Deep Peace – the Peace of God: What does it look like in our everyday live in Protestant schools? And how can we achieve it? That is what the participants of the conference of the Anglican Schools Australia (ASA) learned, discussed and exchanged about during their two-days annual meeting. Chaplains, principals, teachers and administrative staff from all corners of Australia gathered together at the International Convention Center of Sydney at the beautiful darling harbor. GPENreformation team member Bianca had the chance to attend and to get to know a lot of people responsible in Anglican schools across Australia explaining to them the opportunities the worldwide network of GPENreformation has to offer them.
The conference was characterized by several keynotes intermittent by pauses giving space to exchange about what was just presented. The first keynote speaker, Dr Michael Spencer, Vice-Chancellor & Principal University of Sydney, spoke about the topic of “Universities and disagreeing well”. He pointed out how difficult it is to live in peace with persons having a quite opposite opinion to your own and how the university tries to apply the values of deep respect in its culture among staff and students. He was followed by Dr Kerry Howells from the University of Tasmania who gave the participants an understanding of the very complex and interesting idea of deep gratitude and its role for achieving deep peace. One practical advice for teachers: greet your students well every morning at the beginning of class so that they feel valued.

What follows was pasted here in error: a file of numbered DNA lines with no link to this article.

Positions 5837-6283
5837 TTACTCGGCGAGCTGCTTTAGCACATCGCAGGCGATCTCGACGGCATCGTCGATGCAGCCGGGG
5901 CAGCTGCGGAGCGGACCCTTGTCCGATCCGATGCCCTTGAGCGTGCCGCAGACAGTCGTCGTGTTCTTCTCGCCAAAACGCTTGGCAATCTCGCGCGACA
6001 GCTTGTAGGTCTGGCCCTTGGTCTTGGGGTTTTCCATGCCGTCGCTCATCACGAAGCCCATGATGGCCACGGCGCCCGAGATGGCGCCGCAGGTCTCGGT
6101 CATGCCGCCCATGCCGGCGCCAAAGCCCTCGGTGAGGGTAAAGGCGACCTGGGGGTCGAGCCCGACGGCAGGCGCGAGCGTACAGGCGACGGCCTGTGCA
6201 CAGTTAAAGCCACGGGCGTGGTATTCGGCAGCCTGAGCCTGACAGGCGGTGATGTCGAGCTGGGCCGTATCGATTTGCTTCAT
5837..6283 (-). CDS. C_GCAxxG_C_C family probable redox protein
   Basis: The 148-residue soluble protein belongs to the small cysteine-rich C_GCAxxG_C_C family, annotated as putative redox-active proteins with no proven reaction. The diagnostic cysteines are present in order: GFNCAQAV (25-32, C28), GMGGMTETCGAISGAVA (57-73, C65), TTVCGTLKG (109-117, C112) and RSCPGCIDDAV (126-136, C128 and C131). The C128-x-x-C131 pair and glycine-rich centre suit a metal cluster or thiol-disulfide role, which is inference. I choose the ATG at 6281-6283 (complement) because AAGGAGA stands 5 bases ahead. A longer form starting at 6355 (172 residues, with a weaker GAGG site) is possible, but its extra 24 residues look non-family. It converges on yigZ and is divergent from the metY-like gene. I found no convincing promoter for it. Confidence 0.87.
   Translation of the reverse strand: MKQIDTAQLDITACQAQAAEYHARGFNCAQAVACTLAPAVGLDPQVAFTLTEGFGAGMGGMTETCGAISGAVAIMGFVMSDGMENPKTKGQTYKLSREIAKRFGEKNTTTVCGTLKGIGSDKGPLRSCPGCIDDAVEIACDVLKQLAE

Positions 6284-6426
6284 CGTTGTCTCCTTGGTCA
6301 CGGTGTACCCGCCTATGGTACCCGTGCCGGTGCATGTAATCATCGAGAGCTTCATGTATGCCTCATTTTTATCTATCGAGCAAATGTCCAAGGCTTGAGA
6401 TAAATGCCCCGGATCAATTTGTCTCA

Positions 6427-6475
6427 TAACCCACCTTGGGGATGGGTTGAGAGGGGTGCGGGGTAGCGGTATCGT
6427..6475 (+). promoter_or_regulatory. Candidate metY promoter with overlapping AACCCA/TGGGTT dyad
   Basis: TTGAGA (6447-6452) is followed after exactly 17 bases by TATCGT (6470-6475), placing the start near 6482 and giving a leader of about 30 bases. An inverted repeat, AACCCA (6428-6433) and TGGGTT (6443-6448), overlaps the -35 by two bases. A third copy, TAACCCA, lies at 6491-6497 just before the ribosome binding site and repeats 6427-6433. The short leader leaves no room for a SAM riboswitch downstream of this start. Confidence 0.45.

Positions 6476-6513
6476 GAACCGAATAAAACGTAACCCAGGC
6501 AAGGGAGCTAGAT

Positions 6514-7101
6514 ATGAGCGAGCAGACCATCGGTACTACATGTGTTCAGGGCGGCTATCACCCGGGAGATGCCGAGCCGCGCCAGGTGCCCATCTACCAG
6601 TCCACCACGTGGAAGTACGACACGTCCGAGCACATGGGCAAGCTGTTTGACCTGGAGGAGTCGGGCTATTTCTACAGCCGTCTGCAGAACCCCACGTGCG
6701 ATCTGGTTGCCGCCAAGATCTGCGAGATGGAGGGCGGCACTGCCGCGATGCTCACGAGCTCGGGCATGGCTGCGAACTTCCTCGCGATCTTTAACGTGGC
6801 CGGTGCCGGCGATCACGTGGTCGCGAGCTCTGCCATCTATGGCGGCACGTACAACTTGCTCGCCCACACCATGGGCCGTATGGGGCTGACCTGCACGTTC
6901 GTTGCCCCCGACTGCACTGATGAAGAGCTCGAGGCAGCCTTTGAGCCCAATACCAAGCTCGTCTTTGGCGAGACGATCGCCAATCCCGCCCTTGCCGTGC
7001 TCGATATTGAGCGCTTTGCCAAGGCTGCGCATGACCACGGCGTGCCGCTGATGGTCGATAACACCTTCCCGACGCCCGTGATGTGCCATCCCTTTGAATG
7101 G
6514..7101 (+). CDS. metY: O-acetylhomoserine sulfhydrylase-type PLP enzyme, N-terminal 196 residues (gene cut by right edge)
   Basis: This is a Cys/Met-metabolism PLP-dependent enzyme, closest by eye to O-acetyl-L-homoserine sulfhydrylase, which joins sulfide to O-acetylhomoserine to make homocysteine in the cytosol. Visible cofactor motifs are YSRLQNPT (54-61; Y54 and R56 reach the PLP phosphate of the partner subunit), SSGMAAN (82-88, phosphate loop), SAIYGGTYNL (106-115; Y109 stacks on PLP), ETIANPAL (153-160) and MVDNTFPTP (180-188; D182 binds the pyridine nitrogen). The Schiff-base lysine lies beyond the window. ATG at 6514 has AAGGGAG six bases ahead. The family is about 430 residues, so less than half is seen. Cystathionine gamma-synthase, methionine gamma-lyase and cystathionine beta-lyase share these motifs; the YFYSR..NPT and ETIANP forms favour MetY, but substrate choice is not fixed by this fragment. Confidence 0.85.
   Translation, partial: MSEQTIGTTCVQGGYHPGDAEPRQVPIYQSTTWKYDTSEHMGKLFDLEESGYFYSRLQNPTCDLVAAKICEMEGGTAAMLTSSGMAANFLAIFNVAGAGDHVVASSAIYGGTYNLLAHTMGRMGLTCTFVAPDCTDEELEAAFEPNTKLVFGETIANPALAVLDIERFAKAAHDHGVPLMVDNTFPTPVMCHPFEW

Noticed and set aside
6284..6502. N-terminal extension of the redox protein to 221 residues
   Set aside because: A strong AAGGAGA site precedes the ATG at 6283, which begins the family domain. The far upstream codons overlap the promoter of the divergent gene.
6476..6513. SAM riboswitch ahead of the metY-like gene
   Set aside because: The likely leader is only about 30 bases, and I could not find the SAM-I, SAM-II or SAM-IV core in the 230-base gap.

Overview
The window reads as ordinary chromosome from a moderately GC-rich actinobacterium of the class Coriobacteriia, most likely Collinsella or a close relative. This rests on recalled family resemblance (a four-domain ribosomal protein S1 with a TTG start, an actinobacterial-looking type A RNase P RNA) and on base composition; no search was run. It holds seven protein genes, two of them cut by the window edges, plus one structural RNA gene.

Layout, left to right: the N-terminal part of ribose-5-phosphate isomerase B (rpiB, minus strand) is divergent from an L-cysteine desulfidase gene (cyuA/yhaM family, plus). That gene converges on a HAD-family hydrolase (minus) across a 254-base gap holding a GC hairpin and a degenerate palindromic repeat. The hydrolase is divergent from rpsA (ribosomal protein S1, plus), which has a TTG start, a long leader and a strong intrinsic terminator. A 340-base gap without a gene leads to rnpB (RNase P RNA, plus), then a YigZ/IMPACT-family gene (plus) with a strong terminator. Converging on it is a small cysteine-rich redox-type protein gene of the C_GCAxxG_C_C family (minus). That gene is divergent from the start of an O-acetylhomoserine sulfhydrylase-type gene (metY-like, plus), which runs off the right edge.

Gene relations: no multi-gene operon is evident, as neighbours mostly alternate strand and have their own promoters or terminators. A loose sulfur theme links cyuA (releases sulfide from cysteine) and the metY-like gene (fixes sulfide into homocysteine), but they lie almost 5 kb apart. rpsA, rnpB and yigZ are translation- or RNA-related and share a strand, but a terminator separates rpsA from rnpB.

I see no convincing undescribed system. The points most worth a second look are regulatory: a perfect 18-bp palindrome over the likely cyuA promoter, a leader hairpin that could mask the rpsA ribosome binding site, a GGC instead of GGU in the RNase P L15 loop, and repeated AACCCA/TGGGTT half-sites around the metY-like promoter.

The afternoon session of the first conference day was then composed of different elements: Another keynote about the education of aboriginal children at boarding schools was followed by a service at the historic Church Hill, the oldest Parish of Australia dating back to 1788. The day ended with a welcome reception at the Museum of Contemporary Art.
Day 2 held two more compelling keynotes ready for the participants. Both speakers came from the Centre for Public Christianity based in Sydney. Dr John Dickson raised the question “Is Christianity a force for peace in the world?” giving a historic overview of Christianity involved in conflict as well as peacemaking. His colleague Natasha Moore on the other hand focused on the importance of freedom of speech for disagreeing well and so live in peace with each other. She highlighted that it is important to surround ourselves not only by like-minded people as we often tend to, but also to confront ourselves with people having other worldviews and through that to learn to speak truth with humility. The day ended with a one-hour world café where all participants had the chance to learn about various projects in practice at Anglican schools around Australia.
In the end, all participants expressed their gratitude for this interesting conference rich of ideas and thoughts about deep peace and were looking forward to the next one taking place in Hobart, Tasmania (Australia), in 2019.
By Bianca Kappelhoff